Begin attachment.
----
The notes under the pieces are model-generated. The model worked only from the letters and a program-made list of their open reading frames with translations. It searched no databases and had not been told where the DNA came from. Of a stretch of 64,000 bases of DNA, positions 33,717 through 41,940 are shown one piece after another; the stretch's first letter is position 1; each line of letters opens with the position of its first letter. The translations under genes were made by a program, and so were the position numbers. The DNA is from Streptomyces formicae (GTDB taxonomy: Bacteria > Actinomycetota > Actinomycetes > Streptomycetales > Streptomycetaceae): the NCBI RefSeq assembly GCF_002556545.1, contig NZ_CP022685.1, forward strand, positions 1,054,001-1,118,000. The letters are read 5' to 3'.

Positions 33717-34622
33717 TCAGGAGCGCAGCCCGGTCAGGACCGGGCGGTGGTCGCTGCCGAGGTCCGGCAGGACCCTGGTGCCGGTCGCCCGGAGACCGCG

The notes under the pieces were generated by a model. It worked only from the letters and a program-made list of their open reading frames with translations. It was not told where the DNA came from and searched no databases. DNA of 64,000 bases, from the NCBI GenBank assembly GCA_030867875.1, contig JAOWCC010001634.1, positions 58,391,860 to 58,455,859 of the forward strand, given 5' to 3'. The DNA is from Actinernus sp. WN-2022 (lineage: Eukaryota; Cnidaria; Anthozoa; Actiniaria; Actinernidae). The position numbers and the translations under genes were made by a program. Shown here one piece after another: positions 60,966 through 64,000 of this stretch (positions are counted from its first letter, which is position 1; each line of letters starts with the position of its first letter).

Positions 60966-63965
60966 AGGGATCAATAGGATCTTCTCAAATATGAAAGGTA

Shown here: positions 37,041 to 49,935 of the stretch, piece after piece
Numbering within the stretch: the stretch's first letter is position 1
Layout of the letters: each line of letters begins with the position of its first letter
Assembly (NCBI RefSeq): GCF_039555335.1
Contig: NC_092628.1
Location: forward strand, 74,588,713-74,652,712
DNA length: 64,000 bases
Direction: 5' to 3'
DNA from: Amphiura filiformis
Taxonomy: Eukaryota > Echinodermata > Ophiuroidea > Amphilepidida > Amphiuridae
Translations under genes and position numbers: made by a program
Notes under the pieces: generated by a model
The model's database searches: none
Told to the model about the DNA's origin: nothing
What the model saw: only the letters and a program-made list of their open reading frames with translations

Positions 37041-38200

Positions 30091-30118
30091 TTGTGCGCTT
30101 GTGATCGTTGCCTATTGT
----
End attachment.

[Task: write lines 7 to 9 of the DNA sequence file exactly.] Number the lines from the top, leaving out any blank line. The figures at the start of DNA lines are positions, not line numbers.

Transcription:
Shown here: positions 37,041 to 49,935 of the stretch, piece after piece
Numbering within the stretch: the stretch's first letter is position 1
Layout of the letters: each line of letters begins with the position of its first letter